As the music industry’s leading charity and wellbeing advocate, we strongly encourage and promote safety, mental health and wellbeing best practice. Find out how our programs support the recommendations of the Raising Their Voices report.

So what can you do to help us build a healthier, happier and more inclusive music industry?

  1. Sign up and commit to our Minimum Standards for a Mentally Healthy Music Industry
  2. Talk to your organisation about starting this Mentally Healthy Workplaces journey

By taking part, your organisation will:


Australian-based businesses and organisations whose service is primarily music-based.

It’s important to us that everyone has the opportunity to take part. If you’re a sole trader or part of a small business with less than 10 employees, we’ll be providing open-access sessions (scheduled based on interest) throughout the year which will allow you or your small business the chance to move through all the offerings of the Mentally Healthy Workplaces Program, and gain accreditation.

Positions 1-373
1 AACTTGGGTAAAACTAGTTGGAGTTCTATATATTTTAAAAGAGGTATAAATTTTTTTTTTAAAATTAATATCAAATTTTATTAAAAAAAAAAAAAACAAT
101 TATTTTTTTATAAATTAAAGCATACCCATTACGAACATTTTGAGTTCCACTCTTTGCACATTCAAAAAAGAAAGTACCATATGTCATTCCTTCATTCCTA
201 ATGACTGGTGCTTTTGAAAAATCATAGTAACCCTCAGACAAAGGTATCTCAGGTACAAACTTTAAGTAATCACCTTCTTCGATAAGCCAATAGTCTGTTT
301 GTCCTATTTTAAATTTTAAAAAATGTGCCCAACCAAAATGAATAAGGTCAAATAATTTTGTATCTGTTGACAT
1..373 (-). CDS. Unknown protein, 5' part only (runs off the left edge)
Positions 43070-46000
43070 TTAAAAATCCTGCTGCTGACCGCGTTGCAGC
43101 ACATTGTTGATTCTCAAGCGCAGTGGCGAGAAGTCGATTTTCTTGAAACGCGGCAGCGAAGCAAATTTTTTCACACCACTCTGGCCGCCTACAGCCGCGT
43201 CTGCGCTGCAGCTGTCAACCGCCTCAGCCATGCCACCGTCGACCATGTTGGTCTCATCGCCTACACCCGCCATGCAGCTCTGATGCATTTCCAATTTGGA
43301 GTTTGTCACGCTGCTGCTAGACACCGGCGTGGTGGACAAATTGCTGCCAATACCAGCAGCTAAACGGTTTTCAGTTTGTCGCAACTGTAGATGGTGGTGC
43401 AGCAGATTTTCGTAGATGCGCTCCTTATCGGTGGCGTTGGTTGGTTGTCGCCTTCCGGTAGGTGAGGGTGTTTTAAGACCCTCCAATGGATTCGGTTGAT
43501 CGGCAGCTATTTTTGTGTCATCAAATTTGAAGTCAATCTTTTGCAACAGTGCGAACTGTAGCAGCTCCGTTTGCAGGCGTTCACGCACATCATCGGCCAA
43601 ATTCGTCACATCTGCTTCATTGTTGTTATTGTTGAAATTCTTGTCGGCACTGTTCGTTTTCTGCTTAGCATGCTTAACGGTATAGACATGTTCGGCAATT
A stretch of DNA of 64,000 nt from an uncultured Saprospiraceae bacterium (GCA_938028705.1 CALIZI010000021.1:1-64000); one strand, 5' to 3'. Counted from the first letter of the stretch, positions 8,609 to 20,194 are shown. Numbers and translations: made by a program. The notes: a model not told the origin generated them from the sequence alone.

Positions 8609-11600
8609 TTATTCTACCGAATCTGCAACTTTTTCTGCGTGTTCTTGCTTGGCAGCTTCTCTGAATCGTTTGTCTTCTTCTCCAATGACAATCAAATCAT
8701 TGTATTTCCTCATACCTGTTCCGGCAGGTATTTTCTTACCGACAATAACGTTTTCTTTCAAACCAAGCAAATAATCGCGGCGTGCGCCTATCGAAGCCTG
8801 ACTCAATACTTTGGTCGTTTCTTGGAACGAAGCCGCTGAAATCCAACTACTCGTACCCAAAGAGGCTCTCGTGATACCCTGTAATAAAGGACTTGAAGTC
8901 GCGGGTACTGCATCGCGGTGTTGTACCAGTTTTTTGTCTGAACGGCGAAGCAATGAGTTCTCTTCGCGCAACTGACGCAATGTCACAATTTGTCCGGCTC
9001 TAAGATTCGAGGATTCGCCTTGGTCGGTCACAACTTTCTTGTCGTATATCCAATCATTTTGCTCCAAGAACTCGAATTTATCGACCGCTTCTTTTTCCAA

If you’d like to find out more, contact and we’ll get back to you shortly to discuss your requirements.

This program is currently free thanks to support from our donors and sponsors. If higher levels of customisation are required, then charges may be incurred.

The Mentally Healthy Workplaces Program doesn’t have a fixed end date and can continue for as long as your workplace is engaging with Support Act’s workshops and offerings.

This program is currently in its pilot stage and we are more than happy to discuss any modifications or specific arrangements that would allow us to better support you and your organisation.

A mentally healthy workplace is one that promotes and supports the psychological wellbeing of its employees. It’s a work environment where employees feel valued, respected and supported in their work, and where their mental health is prioritised. A mentally healthy workplace should have the following characteristics: